- they screen out distractions and make concentration possible.
This provides a concise checklist for features you should build into your practice sessions. This approach requires you to have both quantities and qualities assigned in each practice set – you don’t merely finish the distance, you do it with particular standards of quality you must achieve in order to deem it a success. Moments of failure are a sign you are working at the edges of your abilities.
The second set of conditions that allows flow to happen is internal to the person. Some people have an uncanny ability to match their skills to the opportunities around them. They set manageable goals for themselves even when there does not seem to be anything for them to do. They are good at reading feedback that others fail to notice. They can concentrate easily and do not get distracted.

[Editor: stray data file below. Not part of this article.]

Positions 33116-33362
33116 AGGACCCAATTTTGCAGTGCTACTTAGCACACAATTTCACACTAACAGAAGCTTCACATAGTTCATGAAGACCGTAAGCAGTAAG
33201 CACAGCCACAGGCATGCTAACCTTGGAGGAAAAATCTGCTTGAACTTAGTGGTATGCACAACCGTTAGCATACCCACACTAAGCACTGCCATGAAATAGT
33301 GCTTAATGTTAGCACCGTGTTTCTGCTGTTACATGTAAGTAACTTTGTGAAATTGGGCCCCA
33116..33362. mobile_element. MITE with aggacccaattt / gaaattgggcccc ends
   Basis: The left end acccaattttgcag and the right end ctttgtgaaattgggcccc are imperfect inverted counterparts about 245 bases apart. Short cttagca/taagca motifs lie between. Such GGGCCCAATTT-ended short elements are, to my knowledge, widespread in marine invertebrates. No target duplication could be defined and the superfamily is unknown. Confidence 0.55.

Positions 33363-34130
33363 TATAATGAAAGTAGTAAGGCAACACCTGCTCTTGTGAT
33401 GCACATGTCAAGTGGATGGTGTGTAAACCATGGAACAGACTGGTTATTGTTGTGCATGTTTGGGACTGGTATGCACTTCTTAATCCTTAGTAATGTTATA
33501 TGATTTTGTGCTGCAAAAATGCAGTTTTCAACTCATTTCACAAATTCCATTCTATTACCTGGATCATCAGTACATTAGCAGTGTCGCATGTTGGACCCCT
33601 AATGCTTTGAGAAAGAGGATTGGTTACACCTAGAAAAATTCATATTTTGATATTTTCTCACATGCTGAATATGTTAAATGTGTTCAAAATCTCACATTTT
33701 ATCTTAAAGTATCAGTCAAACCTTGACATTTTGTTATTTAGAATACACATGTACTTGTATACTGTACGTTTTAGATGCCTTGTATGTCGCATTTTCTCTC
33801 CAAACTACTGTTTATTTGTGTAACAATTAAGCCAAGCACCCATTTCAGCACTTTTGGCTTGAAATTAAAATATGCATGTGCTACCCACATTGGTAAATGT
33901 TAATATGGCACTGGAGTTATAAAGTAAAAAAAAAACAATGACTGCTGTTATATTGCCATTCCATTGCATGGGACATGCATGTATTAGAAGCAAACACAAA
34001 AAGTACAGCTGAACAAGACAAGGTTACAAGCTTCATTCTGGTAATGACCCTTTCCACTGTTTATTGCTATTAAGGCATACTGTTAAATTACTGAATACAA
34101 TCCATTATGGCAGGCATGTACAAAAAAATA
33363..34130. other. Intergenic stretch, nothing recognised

This speaks to the kaizen mindset – devotion to continual personal improvement no matter the situation. The mindful swimmer is never bored and not easily frustrated by conditions she cannot control because she seeks to create a challenge for her attention and skill in any activity that presents itself. And, her attentiveness notices details and values fine points of feedback because she continually practices mindfulness in her swimming and in her living. She has trained her awareness and attention so it is available for use on demand in situations others consider mundane or boring.
Doesn’t that sound like an appealing picture of how to go through daily life, not just in the pool?
Quotations taken from the introduction in “The Evolving Self” by Mihaly Csinkszentmihalyi